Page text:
Concordia University Chicago's master of arts in reading education program provides a theoretical and practical framework for literacy instruction and assessment within an emphasis on current research. The program also provides candidates the opportunity to receive a rigorous, high quality educational program that encourages the development of skills and competencies that will be needed throughout the candidates’ professional career as a reading specialist or literacy coach.
The Reading program is nationally accredited by the National Council for the Accreditation of Teacher Education (NCATE) and the Illinois State Board of Education (ISBE) to prepare candidates for Reading Specialist/Literacy Coach credentials. Upon successful completion of the ten required courses and the Illinois 176 Specialty Test, candidates are eligible for the IL Type 10 certificate, enabling them to work in a reading professional role in early childhood, elementary, middle, and secondary school settings.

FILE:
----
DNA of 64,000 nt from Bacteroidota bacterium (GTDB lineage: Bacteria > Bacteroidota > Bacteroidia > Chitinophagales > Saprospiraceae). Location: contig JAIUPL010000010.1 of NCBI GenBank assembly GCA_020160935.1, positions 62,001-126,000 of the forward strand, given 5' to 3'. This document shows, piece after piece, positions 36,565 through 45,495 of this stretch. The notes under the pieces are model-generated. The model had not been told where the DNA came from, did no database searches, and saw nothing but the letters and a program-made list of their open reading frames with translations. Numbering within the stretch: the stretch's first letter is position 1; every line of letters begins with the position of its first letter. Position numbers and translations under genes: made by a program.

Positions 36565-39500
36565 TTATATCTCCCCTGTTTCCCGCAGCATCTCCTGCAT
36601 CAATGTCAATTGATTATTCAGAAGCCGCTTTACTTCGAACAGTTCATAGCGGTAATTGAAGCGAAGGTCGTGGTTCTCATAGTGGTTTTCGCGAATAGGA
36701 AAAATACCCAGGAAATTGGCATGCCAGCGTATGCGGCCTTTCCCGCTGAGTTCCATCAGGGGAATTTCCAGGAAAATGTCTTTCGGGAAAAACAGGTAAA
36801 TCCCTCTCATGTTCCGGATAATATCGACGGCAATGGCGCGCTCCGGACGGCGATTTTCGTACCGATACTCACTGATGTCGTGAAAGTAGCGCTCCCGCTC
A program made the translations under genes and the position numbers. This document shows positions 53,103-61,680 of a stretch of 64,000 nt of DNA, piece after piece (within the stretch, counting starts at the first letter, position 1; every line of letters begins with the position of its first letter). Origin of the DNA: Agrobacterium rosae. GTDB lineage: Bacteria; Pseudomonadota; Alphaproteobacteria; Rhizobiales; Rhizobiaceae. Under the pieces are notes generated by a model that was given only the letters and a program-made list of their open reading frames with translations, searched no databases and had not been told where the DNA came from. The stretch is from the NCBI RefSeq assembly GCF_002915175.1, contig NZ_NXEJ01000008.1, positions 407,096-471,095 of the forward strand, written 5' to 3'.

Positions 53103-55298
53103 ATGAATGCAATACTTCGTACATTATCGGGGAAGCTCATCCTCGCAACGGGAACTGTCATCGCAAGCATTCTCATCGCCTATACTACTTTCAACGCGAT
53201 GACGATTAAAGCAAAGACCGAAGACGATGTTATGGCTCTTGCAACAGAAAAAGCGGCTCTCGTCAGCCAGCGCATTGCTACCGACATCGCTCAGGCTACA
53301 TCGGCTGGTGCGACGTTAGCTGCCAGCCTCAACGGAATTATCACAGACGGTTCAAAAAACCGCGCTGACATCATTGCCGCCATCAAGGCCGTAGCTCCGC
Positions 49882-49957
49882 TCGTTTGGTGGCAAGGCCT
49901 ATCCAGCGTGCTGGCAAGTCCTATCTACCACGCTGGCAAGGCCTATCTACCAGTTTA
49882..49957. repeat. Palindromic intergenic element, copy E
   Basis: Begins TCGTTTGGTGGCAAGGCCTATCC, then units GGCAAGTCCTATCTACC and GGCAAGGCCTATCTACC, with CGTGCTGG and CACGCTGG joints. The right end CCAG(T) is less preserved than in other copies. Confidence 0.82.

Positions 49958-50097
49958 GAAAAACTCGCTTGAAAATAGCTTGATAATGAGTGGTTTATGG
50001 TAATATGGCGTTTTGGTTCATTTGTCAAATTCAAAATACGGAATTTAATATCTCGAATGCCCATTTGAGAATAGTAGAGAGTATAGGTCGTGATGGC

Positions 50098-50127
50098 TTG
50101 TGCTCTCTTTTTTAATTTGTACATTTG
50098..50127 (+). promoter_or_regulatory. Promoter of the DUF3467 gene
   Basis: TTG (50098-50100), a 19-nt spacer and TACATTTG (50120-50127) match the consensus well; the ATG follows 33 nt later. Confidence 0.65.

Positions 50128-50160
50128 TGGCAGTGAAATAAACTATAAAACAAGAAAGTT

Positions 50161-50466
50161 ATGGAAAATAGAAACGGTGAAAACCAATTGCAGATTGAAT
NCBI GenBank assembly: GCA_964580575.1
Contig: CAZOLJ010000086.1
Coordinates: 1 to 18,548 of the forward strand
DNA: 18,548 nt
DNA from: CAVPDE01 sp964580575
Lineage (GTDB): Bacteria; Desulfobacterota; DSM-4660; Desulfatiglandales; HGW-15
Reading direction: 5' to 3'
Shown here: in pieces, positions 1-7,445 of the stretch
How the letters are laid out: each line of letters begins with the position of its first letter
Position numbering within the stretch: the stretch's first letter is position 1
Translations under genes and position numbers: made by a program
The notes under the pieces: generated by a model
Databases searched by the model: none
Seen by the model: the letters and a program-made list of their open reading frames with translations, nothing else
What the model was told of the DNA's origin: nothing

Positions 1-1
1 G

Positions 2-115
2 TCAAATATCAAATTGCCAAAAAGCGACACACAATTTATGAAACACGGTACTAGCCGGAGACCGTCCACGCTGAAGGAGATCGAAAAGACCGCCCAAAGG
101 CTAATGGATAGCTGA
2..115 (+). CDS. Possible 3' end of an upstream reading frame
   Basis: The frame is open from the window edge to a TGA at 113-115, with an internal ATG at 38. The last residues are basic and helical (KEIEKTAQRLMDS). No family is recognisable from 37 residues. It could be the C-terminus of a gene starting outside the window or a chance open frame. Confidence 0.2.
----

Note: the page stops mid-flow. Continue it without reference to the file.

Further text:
To be eligible for the Illinois Standard Special Certificate in reading (K-12) Type 10, students must meet the following requirements:
An examination of the factors involved in the beginning literacy process. Focus on current theory and research relating to issues in literacy development in grades K-3.
Principles, practices and problems in elementary school reading programs. Emphasis on application of current theory and research. Prerequisite: Undergraduate course in reading instruction or permission of instructor.